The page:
Hong Kong’s embattled railway operator has condemned “rioters” for arson attacks on a light rail vehicle carrying passengers and on a train depot in the early hours of New Year’s Day.
Revealing details on anti-government protest violence which had spilled over from the previous night, during which the MTR Corporation’s facilities were once again targeted by radicals, the operator said five people had entered a light rail vehicle and set fire to it at 2am on Wednesday.
The incident occurred on a Tuen Mun Pier-bound train at Light Rail Depot station, where the suspects entered the first carriage as it stopped to let off and pick up commuters.
“Passengers on board quickly got off the train and no one was injured. The train captain immediately reported the incident to the operations control centre and used fire extinguishers to put out the fire. The train was then sent for inspection,” an MTR spokesman said.
Separately, at about the same time, staff at a depot in Tuen Mun observed on surveillance footage some people hurling petrol bombs from outside into its compound. A double-decker bus at the depot, which is for both light rail trains and buses, was hit and caught fire.
“The staff members immediately went to put out the fire and no one was injured,” the spokesman said.
The incidents happened after muted celebrations gave way to defiant anti-government protests late into Tuesday night, while the city, still rocked by the months-long civil unrest, rang in the new year. Police fired tear gas and deployed at least one water cannon to disperse crowds.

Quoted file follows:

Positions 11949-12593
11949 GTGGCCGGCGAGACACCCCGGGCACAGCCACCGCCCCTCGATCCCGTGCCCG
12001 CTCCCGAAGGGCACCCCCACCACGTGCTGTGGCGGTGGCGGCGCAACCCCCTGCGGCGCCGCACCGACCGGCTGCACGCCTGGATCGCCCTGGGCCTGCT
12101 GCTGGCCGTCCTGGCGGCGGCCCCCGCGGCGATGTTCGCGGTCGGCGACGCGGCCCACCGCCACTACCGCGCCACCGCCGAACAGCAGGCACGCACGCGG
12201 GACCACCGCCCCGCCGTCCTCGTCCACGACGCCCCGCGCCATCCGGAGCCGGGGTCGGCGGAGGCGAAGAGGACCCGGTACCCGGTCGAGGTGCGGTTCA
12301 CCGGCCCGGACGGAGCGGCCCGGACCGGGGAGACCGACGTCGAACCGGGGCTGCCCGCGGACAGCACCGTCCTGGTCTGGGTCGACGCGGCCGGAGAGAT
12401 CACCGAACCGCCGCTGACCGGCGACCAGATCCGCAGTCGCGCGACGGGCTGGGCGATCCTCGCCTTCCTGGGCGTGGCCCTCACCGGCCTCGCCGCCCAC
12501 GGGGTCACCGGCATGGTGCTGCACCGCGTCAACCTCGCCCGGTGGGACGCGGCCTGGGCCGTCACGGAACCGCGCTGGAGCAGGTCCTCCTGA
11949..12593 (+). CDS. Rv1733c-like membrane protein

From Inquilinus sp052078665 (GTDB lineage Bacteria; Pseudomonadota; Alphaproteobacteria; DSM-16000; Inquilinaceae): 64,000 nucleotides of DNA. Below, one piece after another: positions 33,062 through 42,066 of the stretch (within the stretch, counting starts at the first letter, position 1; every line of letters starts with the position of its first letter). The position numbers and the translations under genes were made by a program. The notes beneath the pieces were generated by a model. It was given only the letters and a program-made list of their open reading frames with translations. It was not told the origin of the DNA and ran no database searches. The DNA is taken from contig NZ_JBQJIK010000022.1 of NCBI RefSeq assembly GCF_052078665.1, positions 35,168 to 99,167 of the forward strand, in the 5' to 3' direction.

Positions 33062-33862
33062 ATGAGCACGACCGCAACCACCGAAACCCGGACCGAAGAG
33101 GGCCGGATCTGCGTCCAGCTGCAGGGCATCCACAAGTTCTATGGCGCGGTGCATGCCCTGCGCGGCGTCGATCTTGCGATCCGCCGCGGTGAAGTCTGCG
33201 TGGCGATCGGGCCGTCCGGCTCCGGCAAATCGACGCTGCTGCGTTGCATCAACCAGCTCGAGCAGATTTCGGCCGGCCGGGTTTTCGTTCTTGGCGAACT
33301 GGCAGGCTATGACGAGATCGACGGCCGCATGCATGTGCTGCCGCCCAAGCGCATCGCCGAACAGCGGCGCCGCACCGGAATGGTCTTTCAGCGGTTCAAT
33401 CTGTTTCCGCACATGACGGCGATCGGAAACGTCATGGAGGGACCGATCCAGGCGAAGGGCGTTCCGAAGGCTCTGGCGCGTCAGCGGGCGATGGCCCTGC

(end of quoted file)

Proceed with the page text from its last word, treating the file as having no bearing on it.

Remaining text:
While no fierce clashes were reported, the shopping district of Mong Kok was the main flashpoint as radical protesters blocked roads, started fires, let off fireworks and disrupted traffic, prompting police action.
Earlier in Tuen Mun, light rail services were also affected after a petrol bomb was reportedly thrown at around 9.30pm on Tuesday. There were no injuries in the case.
The spokesman said: “The company strongly condemns the rioters’ acts, which have seriously endangered the safety of passengers and staff. We’ve reported the incidents to police.”
The rail operator has come under vandalism by radical protesters since August after it was accused of bowing to pressure from Beijing and colluding with police over closures of stations near protests.
When the government announced a ban on masks on October 5, rampaging mobs attacked MTR stations, causing extensive damage and the entire rail network to shut down for the first time in its 40-year history.
Through most of October and November, the MTR Corp closed stations early for repairs, although critics accused it of imposing a “de facto curfew” on society.
As of November 24, radicals had caused extensive damage to 85 out of 94 MTR stations, and 62 of 68 light rail stops. Turnstiles, ticketing machines, surveillance cameras, lifts, escalators and rolling shutters were damaged. Some 54 heavy railway trains and 16 light rail vehicles were also hit.
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